American Cetacean Society meets in Newport

The Oregon Chapter of the American Cetacean Society is having our monthly speaker series meeting on Saturday, Oct. 19 from 10 a.m. to noon. The meeting will be held at the Newport Public Library, 35 NW Nye St., Newport.  The event is free and open to the public. The presentation, “Tracking humpback whales off Oregon and Washington with satellite telemetry. What have we learned?” will be given by guest speaker Daniel M. Palacios.

Knowledge of the occurrence and distribution of humpback whales off the Oregon and Washington coasts, as well as of the threats they face, is scant. Over the last four years, Oregon State University has been using satellite telemetry combined with photo I.D. and genetics to monitor humpback whale movements and dive behavior along these coasts with the purpose of identifying and characterizing habitat use and population identity. This presentation will highlight the most important results of this effort so far, which are already filling a significant knowledge gap. The new information generated by this study is critical for a number of management needs, including naval operations, fisheries interactions and improved delineation of the distinct population segments of this species that seasonally occupy waters off the west coast.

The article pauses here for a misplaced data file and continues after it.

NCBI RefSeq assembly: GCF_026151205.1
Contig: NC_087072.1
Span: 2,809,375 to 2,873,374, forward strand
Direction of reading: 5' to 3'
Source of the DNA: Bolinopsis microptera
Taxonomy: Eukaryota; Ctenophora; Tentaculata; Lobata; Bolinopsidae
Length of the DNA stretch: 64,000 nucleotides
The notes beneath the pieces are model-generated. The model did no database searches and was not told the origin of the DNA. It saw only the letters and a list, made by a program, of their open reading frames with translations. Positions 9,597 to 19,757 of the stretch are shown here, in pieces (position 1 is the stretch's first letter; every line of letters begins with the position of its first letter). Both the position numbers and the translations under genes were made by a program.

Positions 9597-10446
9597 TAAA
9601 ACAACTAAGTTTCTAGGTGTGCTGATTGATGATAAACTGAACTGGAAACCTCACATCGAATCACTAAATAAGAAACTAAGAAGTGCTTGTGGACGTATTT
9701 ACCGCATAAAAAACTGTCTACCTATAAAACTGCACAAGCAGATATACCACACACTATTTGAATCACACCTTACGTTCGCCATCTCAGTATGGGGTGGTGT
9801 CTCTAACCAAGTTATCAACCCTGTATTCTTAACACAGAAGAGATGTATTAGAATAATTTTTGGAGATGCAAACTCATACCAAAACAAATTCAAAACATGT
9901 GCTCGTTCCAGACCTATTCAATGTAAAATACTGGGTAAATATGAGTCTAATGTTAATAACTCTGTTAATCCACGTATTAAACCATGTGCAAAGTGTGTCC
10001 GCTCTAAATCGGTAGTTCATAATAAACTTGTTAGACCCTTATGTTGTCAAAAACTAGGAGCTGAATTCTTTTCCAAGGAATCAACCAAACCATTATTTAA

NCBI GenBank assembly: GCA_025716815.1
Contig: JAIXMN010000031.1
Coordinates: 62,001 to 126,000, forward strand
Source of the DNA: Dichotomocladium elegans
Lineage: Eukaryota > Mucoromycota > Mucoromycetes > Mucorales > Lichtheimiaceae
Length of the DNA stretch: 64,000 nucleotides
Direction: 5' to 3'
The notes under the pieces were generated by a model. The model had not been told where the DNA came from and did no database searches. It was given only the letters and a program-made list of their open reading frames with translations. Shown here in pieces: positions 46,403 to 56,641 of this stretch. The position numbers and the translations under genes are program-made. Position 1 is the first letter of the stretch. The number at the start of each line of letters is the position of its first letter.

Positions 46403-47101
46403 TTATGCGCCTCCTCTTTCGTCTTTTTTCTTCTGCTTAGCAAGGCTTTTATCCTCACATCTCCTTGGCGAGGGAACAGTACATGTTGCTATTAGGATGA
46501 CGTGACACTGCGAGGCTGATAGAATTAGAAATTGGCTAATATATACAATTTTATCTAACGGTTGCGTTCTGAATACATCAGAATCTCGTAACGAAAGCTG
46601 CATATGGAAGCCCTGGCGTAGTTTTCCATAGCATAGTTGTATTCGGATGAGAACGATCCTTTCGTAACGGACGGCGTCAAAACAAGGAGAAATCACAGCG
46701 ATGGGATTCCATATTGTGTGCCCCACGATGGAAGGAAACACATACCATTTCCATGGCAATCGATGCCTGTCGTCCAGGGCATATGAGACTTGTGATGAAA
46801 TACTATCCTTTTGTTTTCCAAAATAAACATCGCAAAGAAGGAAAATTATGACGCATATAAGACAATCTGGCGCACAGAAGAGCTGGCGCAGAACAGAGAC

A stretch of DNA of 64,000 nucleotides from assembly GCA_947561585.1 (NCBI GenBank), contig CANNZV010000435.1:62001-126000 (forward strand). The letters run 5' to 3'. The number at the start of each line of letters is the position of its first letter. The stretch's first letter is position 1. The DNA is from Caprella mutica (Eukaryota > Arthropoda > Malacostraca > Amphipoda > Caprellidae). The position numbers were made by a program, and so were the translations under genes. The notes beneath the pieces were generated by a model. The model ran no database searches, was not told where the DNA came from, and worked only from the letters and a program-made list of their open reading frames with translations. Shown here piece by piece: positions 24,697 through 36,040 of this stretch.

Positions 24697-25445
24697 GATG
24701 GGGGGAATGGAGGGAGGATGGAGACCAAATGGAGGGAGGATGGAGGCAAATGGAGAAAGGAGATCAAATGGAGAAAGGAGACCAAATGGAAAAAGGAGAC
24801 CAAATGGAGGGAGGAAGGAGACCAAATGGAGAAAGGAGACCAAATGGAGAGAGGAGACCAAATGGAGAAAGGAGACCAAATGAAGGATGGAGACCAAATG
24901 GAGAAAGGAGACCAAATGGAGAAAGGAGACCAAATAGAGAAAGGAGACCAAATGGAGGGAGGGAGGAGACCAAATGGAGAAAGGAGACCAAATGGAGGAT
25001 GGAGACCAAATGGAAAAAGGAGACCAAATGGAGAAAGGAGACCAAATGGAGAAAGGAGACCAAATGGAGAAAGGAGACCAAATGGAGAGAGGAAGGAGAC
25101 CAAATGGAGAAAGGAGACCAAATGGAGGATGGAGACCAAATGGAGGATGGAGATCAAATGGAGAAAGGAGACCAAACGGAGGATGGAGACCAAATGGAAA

Palacios is an associate professor in the department of fisheries and wildlife at Oregon State University. Together with Bruce Mate, he co-leads the Whale Telemetry Group at the Marine Mammal Institute. Palacios’s background is in oceanography, with a primary interest in understanding the environmental factors that influence the ecology of marine megafauna in pelagic ecosystems. His current focus is on using satellite telemetry to characterize critical habitat, foraging ecology, migration and navigation in large whales. His research also addresses interactions with human activities and provides information relevant to the management and conservation of whale populations.

Also, mark your calendars for the following upcoming events:

On Saturday, Nov. 2, the society will be screening the film “Sea of Shadows,” which highlights the dangers faced in Mexico's Sea of Cortez in the fight to save the Vaquita porpoise from extinction. The event is free, but a ticket is needed as space is limited. This film is rated PG-13 so it may not be suitable for younger people. Get your free ticket by going to:

Saturday, Nov. 16, will be a speaker series meeting: “Ocean Acidification and Hypoxia.” The annual silent auction will also be held during this meeting. Proceeds help fund the Oregon chapter’s student grant program.

The American Cetacean Society protects whales, dolphins, porpoises and their habitats. The non-profit organization was founded in 1967 and is headquartered in San Pedro, Calif. Information on the ACS can be found on the website:


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